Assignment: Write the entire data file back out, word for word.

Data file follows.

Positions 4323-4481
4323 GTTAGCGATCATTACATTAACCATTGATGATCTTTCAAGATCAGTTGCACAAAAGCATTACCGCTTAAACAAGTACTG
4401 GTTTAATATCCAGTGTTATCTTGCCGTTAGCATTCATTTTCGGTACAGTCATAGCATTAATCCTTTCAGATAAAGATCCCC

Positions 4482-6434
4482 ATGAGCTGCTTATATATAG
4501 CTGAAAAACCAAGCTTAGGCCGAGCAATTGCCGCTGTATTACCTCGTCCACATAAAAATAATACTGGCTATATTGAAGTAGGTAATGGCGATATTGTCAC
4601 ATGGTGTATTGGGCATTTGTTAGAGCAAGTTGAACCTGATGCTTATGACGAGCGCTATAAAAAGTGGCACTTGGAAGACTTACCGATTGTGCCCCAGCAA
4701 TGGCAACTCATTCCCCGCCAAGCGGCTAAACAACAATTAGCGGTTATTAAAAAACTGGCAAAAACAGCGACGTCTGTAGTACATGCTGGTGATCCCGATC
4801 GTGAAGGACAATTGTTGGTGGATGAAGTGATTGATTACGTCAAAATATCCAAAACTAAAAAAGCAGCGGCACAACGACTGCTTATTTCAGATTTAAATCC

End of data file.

Positions 4323-4481
4323 GTTAGCGATCATTACATTAACCATTGATGATCTTTCAAGATCAGTTGCACAAAAGCATTACCGCTTAAACAAGTACTG
4401 GTTTAATATCCAGTGTTATCTTGCCGTTAGCATTCATTTTCGGTACAGTCATAGCATTAATCCTTTCAGATAAAGATCCCC

Positions 4482-6434
4482 ATGAGCTGCTTATATATAG
4501 CTGAAAAACCAAGCTTAGGCCGAGCAATTGCCGCTGTATTACCTCGTCCACATAAAAATAATACTGGCTATATTGAAGTAGGTAATGGCGATATTGTCAC
4601 ATGGTGTATTGGGCATTTGTTAGAGCAAGTTGAACCTGATGCTTATGACGAGCGCTATAAAAAGTGGCACTTGGAAGACTTACCGATTGTGCCCCAGCAA
4701 TGGCAACTCATTCCCCGCCAAGCGGCTAAACAACAATTAGCGGTTATTAAAAAACTGGCAAAAACAGCGACGTCTGTAGTACATGCTGGTGATCCCGATC
4801 GTGAAGGACAATTGTTGGTGGATGAAGTGATTGATTACGTCAAAATATCCAAAACTAAAAAAGCAGCGGCACAACGACTGCTTATTTCAGATTTAAATCC